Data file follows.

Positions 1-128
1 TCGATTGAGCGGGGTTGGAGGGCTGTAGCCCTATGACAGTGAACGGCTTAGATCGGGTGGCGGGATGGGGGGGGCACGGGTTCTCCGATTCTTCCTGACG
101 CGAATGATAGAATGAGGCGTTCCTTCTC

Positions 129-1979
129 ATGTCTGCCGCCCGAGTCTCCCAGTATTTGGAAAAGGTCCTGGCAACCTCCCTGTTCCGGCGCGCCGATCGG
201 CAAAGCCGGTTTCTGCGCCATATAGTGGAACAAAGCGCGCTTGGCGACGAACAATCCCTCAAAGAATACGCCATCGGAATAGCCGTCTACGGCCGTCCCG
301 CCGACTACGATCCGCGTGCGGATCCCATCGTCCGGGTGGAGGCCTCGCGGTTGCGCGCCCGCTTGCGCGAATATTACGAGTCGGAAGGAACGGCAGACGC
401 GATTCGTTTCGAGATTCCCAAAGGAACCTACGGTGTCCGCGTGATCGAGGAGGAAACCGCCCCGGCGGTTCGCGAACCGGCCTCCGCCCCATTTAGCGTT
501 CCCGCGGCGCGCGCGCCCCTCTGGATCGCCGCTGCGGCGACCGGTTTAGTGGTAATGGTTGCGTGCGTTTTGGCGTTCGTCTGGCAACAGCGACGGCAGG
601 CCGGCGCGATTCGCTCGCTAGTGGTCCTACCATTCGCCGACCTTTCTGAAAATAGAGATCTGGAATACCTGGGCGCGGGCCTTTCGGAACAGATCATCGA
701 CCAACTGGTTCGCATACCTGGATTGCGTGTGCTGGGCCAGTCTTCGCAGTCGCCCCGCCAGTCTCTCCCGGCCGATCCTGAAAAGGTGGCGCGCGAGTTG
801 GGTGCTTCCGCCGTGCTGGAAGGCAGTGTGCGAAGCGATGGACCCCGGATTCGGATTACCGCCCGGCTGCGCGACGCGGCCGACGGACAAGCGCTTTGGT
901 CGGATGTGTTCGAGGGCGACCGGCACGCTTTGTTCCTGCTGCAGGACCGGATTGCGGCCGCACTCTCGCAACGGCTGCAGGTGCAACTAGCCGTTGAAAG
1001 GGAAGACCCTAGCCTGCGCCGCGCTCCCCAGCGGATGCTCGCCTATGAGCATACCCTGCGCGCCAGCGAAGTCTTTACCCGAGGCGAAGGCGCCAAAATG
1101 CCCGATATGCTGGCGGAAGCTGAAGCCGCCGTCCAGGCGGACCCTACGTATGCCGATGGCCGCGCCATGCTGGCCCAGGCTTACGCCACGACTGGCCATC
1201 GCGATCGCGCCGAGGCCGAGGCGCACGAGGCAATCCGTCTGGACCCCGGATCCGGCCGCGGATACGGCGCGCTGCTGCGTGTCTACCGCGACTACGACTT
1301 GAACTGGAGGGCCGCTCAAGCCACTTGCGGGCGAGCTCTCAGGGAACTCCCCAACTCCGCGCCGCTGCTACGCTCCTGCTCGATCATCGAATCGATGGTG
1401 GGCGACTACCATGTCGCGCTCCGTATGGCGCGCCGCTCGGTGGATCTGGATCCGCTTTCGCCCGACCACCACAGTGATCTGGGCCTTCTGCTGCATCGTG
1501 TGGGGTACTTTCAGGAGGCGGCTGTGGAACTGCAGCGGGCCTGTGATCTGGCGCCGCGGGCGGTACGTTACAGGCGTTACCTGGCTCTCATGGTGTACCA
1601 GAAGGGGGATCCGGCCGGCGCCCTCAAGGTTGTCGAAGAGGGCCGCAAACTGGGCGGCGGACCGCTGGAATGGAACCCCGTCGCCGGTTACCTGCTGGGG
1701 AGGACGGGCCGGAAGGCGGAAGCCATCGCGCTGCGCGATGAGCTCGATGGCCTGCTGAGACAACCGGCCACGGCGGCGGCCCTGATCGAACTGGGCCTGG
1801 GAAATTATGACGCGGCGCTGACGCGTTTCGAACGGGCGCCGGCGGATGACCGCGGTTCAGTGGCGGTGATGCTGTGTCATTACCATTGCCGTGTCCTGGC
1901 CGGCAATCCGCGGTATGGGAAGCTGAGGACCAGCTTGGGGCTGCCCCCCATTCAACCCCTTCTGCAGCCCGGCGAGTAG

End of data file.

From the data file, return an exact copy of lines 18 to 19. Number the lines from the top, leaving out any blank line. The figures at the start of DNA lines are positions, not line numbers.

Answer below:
1401 GGCGACTACCATGTCGCGCTCCGTATGGCGCGCCGCTCGGTGGATCTGGATCCGCTTTCGCCCGACCACCACAGTGATCTGGGCCTTCTGCTGCATCGTG
1501 TGGGGTACTTTCAGGAGGCGGCTGTGGAACTGCAGCGGGCCTGTGATCTGGCGCCGCGGGCGGTACGTTACAGGCGTTACCTGGCTCTCATGGTGTACCA